JJ 05/60: Histoire Du Vrai Jazz

A period review of Hugues Panassié's book that saw 'the birth of bop as a great misadventure'. First published in Jazz Journal May 1960

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It is something of an undertaking to translate and assimilate in one breath, so to speak, the highly knowledgeable and well-informed criticisms and com­ments of a writer of the calibre of Hugues Panassié. His latest book, whose title can be variously translated as “The History of the Real Jazz” or “… the Genuine Jazz”, must be treated as a recapitulation of his earlier “The Real Jazz” (Smith & Durrell, New York, 1942), with the important riders of such chapters as that entitled “Le Bebop N’est Pas Du Jazz”. That means it isn’t, and if Hugues says so, it must be true. Unfortunately, like most people who live remote from the production centre of jazz, he is to a large extent governed by his assimilation of records, which can be a false indication of a progression in jazz.

Where Panassié comes unstuck in my eyes, is that he is far too dogmatic. Despite my own conviction that in the main the best jazz has come from Negro musicians, I find it hard to accept his repeated assertions that white men only existed to copy what they (the Negroes) had done. The purists will come out with all their flags and bunting at the splendid statement he makes in his introduc­tion: “Only an ignorant person could believe that Miles Davis or Donald Byrd are jazz musicians”. Personally I don’t think this is the right way to start a book on jazz, however strong one’s feelings. Lead up to it, by all means, but don’t throw it in the face of everyone who picks the book up on a bookstall!

The purists will come out with all their flags and bunting at the splen­did statement he makes in his introduc­tion: ‘Only an ignorant person could believe that Miles Davis or Donald Byrd are jazz musicians’

Then my old friend Hugues describes the birth of bop as a great misadventure, brought about by the introduction of harmonic and melodic effects borrowed from classic and modern European music. How would he have reacted, sit­ting on the same fence, in 1880 or 1900, when preciselv the same thing was hap­pening in those southern states of America where jazz was born, which were formerly part of the French colonial empire!

Almost every historical jazz book pays tribute to the influence of European harmonies, especially those born of the dance and the religious hymn, and most people respect the fact that the African element in traditional (i.e. New Orleans and its direct deriva­tives) jazz is almost non-existent. Would you, M. Panassie, wish to have every Negro jazzman subjected to a sort of brainwashing operation to ensure that he is purged or every European influence? Where would it end? – either in the nut­house, the sea, or with jazzmen divested of their instruments, on the grounds that these were European inventions, if one carries purism to the ultimate!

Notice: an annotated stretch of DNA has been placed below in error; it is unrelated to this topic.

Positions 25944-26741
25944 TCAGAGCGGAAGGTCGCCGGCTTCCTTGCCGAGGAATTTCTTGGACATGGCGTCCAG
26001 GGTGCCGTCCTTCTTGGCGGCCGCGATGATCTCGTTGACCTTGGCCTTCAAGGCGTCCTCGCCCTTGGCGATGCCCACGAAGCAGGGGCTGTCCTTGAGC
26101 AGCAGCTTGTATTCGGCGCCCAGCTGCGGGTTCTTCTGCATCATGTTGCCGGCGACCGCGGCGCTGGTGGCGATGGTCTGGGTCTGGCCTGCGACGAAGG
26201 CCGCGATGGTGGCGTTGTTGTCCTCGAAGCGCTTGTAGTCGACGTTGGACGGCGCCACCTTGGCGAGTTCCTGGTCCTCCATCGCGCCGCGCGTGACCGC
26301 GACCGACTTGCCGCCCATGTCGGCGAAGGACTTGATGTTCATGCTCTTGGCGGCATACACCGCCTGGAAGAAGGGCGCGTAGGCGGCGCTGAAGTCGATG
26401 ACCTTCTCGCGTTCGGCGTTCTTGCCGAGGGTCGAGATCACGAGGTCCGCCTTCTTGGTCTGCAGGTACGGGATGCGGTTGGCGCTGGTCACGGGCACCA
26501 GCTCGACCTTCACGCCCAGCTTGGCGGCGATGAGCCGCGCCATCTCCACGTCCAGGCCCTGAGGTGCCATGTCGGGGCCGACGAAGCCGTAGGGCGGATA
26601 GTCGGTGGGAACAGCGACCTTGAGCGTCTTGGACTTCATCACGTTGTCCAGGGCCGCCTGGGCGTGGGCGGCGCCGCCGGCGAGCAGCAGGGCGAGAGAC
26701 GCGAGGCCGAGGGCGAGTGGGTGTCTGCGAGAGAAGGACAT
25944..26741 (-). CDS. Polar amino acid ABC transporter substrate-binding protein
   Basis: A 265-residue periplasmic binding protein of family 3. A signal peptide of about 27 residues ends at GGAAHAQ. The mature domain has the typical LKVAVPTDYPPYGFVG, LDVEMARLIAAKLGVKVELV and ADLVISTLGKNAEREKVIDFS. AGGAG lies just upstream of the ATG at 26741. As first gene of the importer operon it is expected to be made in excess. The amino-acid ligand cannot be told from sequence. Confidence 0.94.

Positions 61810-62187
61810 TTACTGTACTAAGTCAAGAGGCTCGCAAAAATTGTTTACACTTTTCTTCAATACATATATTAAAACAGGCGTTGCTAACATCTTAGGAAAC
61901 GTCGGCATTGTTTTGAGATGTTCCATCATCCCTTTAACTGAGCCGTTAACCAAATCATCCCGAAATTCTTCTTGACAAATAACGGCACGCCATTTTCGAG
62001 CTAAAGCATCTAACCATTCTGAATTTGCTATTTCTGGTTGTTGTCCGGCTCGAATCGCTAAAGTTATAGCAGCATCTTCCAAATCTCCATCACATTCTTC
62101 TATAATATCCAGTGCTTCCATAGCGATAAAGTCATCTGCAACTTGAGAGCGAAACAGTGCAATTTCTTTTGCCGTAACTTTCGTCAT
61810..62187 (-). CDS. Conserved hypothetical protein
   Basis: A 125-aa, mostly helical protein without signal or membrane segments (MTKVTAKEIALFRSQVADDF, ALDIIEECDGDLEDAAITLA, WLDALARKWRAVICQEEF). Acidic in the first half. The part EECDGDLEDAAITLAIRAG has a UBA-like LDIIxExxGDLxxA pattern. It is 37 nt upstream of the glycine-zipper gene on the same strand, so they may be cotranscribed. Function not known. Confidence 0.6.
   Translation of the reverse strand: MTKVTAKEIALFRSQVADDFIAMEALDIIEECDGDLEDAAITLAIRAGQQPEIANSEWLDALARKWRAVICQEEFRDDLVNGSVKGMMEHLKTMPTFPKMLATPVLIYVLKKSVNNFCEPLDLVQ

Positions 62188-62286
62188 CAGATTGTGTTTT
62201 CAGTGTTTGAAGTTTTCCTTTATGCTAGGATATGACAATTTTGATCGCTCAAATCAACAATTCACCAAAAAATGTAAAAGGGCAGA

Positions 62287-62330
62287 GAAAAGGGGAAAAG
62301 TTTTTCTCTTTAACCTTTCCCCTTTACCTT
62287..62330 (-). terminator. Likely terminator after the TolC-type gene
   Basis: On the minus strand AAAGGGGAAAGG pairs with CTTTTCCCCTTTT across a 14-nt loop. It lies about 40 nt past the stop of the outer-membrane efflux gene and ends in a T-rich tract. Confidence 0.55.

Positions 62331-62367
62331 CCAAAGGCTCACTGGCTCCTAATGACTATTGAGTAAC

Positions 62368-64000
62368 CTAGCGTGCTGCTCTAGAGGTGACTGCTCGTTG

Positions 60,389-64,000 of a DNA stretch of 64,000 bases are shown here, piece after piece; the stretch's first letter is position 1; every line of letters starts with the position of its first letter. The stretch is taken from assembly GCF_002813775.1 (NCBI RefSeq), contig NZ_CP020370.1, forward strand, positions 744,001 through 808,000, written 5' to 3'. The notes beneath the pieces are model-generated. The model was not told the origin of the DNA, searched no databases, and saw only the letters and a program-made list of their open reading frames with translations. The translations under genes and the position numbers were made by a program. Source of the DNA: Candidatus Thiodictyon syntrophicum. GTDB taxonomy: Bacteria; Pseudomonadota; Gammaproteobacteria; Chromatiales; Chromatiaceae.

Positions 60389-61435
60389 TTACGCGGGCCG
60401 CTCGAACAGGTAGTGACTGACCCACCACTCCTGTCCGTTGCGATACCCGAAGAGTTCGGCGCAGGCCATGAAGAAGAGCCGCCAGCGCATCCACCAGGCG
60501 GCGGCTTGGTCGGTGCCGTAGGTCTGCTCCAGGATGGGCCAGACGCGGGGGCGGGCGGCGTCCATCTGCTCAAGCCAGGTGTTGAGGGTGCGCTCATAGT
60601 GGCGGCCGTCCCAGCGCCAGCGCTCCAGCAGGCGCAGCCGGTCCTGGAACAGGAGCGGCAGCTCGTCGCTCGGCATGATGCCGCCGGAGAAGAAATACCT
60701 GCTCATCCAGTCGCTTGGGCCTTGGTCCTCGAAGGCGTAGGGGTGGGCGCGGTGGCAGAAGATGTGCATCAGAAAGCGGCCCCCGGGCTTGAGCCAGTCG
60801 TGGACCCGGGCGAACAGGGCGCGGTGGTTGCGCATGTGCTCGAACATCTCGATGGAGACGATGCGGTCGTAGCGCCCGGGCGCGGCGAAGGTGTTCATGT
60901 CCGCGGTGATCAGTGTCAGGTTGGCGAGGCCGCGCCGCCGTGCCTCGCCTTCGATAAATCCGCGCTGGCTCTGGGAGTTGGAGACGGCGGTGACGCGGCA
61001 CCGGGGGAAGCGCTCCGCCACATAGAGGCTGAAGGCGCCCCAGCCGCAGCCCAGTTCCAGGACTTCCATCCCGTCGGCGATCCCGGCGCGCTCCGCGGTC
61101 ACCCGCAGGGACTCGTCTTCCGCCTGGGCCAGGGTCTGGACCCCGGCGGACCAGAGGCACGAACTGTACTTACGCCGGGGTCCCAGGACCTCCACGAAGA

I will join issue on another point. You, M. Panassie, may dislike progress, within the scope of your own ideals, but don”t try to resist it. You make a point in saying that the Savoy Ballroom in Harlem had an empty floor the first time they employed a bop band. That’s just a question of what one is accustomed to. I will retaliate by reminding you that I have heard Louis Armstrong booed in the Salle Playel in Paris, and I once attended, within recent years, the open­ing Basie concert at the Palais de Chaillot, where the hall was half empty, and the gallery shouting unceasingly for Joe Williams to sing “rock” songs. This is a question of habit, education, and a sense of perspective.

I like the lists of records at the end of each chapter, guiding the reader into the right groove, metaphorically at any rate. I deplore the absence of an index, which is an essential to any book of this calibre.

There is so much sound sense in this book that I regret, more than anything, having to make issue with the doyen of French critics on matters of basic principle. His convictions may be stronger than mine, but I feel that one of the greatest advancements in jazz over the last 20 years has been in the strength of its composers. They would be nowhere without fundamental music education, whether it came from Negro or white sources. Let us not pre­tend that Duke Ellington, because he writes down what he wants to play, has divorced himself from jazz, nor that Basie, by virtue of employing some of the finest arrangers in America, has escaped from the enclave where swing means something more than the lip service paid to it by the general public.
Gerald Lascelles